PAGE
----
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Re: Sound bits

PostPosted: Mon Aug 09, 2010 10:06 pm
by jmetal88
I think I'm gonna take on the assembler version of this as a project. I'm still waiting on my PCjr keyboard to arrive, so I'll start it after I get that, when I'll be able to actually test the code.

I've had this book, Peter Abel's IBM PC Assembler Language and Programming, for ages and I've never done anything with it. I bet I can scrape together enough info skimming it to at least put together two simple COM files, one for turning sound on, and one for turning sound off.

Re: Sound bits

PostPosted: Thu Dec 30, 2010 12:27 am
by jmetal88
I said I was going to take on the assembler version of this, then completely forgot. :lol:

I found this listing in the PCjr Club Library archive today, though, and thought it might be of use.

Code: Select all

Subject: the Internal speaker


  The following will turn off the internal speaker.  I do it in my

AUTOEXEC.BAT I haven't found any programs that turn it back on

including basic.  This does also disallow use of cassette port.







xxxx:0100  push ds

xxxx:0101  mov ax,0000

xxxx:0104  push ax

xxxx:0105  in al,61

xxxx:0107  or ax,0010

xxxx:010A  out 61,al

xxxx:010C  int 20

xxxx:010E  (enter)





I haven't compared it to the sections of my assembly book that I was looking at, so I can't be sure it turns on the Tandy sound, but it looks like it might. It's similar to what I remember thinking about writing, anyway.

Re: Sound bits

PostPosted: Fri Jan 07, 2011 3:14 pm
by Retro
For comparison, here's a Forth version of Vorticon's TSOUND program.

Code: Select all

  130 C@ 32 OR [CHAR] s = IF
    13 ." SPEAKER NOW ACTIVE..." 
  THEN 97 PC! CR ;


Compiling it with ForthCMP 2.30S yields a COM executable of 184 bytes (cf. Turbo Pascal ~12k).

Re: Sound bits

PostPosted: Fri Jan 07, 2011 9:06 pm
by Vorticon
Nice :) Definitely beats the 12K bloatware! There is a nice version of Forth forthcoming (no pun intended) for the TI 99/4A which should revolutionize the way we program for that machine, and I'm looking forward to learning this interesting but rather odd language.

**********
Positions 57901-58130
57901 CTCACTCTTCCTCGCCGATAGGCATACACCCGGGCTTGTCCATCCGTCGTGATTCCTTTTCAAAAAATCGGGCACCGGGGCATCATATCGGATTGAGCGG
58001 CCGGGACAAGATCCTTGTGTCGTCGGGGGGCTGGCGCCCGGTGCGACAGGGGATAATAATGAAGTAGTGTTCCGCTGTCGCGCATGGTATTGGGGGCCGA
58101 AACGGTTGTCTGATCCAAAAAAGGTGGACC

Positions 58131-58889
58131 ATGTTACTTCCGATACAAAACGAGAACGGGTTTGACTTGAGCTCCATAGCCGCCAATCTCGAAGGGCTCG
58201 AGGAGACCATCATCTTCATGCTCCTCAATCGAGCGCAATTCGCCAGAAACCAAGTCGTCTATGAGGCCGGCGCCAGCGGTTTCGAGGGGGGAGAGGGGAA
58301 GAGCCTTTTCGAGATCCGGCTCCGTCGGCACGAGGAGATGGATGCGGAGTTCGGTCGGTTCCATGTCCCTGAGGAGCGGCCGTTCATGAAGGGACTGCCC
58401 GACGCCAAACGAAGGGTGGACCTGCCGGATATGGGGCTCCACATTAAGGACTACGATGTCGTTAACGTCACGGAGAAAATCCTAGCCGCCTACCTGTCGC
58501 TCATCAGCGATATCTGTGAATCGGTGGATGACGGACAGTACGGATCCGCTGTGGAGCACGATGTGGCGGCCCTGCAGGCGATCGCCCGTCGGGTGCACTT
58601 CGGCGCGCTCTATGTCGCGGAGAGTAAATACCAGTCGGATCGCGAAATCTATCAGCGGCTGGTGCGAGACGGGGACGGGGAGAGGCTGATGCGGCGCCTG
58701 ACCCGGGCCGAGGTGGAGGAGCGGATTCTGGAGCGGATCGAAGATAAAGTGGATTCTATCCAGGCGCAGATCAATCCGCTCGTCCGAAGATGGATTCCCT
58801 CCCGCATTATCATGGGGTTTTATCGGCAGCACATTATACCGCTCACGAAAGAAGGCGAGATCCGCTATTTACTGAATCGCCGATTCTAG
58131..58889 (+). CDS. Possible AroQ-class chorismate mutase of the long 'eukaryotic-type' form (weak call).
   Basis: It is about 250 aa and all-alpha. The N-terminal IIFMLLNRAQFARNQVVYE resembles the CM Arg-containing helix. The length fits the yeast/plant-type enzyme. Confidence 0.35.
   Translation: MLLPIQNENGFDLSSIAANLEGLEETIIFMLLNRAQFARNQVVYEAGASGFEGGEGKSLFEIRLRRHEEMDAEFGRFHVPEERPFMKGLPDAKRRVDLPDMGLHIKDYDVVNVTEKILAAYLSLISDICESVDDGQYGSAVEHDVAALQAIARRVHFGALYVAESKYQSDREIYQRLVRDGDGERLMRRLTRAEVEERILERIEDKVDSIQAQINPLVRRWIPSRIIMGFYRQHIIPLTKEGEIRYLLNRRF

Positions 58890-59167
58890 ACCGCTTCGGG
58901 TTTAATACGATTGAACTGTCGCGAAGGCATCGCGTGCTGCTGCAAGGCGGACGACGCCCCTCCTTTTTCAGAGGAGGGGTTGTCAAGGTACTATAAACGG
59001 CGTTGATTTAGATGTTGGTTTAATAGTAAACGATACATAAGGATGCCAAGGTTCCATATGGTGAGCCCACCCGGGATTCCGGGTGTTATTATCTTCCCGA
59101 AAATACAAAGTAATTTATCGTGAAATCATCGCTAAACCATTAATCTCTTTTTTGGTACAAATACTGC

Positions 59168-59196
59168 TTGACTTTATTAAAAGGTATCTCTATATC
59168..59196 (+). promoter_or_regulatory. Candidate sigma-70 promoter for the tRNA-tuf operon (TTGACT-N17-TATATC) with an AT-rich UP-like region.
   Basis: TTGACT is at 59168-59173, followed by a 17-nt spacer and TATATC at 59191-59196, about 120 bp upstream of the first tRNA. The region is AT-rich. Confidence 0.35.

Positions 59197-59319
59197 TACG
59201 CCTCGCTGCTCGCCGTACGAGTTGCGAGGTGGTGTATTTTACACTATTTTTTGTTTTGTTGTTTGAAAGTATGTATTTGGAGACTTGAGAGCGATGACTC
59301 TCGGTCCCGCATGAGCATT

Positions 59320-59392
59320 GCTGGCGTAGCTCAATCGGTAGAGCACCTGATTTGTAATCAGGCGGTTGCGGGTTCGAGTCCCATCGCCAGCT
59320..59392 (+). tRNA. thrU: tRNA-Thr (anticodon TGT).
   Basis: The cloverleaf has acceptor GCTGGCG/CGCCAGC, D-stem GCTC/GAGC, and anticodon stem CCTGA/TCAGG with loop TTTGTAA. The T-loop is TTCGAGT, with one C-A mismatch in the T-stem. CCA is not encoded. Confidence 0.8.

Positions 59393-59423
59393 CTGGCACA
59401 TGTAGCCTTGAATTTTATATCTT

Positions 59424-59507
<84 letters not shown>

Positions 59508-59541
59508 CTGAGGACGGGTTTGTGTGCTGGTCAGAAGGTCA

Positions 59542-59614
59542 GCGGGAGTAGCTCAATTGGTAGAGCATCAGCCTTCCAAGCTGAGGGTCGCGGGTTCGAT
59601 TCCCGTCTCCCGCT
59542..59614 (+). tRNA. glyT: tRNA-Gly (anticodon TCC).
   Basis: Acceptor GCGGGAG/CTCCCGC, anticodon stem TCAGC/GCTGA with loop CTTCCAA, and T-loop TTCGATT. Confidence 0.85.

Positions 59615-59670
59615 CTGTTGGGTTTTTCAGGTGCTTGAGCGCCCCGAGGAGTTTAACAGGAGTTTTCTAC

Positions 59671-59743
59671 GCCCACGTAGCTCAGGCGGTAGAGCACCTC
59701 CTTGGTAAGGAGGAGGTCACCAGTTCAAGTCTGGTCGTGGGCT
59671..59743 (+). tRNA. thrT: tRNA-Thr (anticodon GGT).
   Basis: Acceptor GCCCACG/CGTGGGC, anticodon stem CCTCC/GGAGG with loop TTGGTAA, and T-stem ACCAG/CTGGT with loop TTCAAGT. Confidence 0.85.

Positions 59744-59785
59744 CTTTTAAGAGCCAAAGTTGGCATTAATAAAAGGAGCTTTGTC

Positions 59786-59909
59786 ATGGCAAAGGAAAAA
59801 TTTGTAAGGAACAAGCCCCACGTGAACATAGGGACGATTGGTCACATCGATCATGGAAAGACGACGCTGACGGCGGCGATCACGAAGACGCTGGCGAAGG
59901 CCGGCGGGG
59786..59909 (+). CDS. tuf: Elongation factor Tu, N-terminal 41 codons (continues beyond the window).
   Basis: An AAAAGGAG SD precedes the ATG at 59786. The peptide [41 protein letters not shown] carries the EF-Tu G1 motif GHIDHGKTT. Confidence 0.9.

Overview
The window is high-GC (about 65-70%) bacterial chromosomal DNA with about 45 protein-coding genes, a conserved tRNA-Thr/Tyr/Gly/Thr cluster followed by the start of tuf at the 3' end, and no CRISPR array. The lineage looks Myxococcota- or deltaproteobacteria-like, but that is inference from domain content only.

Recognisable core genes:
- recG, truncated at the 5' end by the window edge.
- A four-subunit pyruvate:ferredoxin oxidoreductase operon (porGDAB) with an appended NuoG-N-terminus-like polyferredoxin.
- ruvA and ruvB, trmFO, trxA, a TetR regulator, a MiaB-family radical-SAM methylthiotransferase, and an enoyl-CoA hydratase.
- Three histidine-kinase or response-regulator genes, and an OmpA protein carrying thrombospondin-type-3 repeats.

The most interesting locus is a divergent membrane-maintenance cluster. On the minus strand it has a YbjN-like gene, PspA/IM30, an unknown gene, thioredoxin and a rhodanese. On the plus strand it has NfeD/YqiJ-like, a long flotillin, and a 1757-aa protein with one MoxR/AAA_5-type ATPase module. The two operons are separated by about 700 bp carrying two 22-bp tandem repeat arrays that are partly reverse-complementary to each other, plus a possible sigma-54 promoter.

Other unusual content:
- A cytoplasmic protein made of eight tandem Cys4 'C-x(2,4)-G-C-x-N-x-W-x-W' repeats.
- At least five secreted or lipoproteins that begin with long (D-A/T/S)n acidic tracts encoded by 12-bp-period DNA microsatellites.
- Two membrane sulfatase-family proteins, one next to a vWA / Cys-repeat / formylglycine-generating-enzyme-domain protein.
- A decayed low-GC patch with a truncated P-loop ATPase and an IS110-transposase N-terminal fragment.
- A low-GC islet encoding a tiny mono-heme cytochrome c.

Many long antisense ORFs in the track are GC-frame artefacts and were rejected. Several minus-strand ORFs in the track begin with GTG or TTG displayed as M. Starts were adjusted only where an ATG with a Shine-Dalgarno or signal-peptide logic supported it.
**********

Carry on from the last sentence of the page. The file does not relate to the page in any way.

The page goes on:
Re: Sound bits

PostPosted: Mon Jan 10, 2011 8:40 am
by deathshadow60
Vorticon wrote:I used Turbo Pascal 3. I did notice the large size for such a small program which really all it does is set the port bits, and it should not take that much space.

TP3 actually performs few optimizations and does NOT remove unused library code like later versions. It also puts the ENTIRE runtime library of functions in your .com file which adds about 6-7k of 'bloat' -- especially if you aren't using any of those functions. Compile the same code in TP7 (well, after fixing the compatibility bug on CHAR vs. STRING) and it comes in at 6k instead of the 13k it does in TP3.

It's actually one of the odd problems if dealing with TP on the x86 -- and most compilers for that matter -- the newer ones often make optimizations that let your code fit better onto lesser systems, while they themselves do not fit on those systems.

NOT that this is anything new in compilers -- it's long tradition that very rarely does anything low-level get written/compiled on the system it's for... see all those basic dialects for the 6809, 6502 and Z80 that Microsoft made almost entirely using ALTAIR's.

Like right now I'm developing with a 64k 8088 IBM 5150 CGA as my target, but I'm only using the real deal for testing while doing all my development using DosBox under Win7 on a i7 870. (and I'm editing all my code using Crimson editor native on the host machine)

Cheating? Maybe. But it's not like using a big expensive computer to develop for lesser machines is anything new.

Oh, and you CAN fit TP5.5 on a 360k floppy if you cut away the cruft. The .exe of 5.5 with the editor actually has most of the RTL units built into it. So long as you don't need graph or the TP3 legacy TPU's you're fine with just the .exe and .tpl file.

Re: Sound bits

PostPosted: Mon Jan 10, 2011 5:04 pm
by Vorticon
What are you developing?

Re: Sound bits

PostPosted: Mon Jan 10, 2011 7:06 pm
by deathshadow60
Vorticon wrote:What are you developing?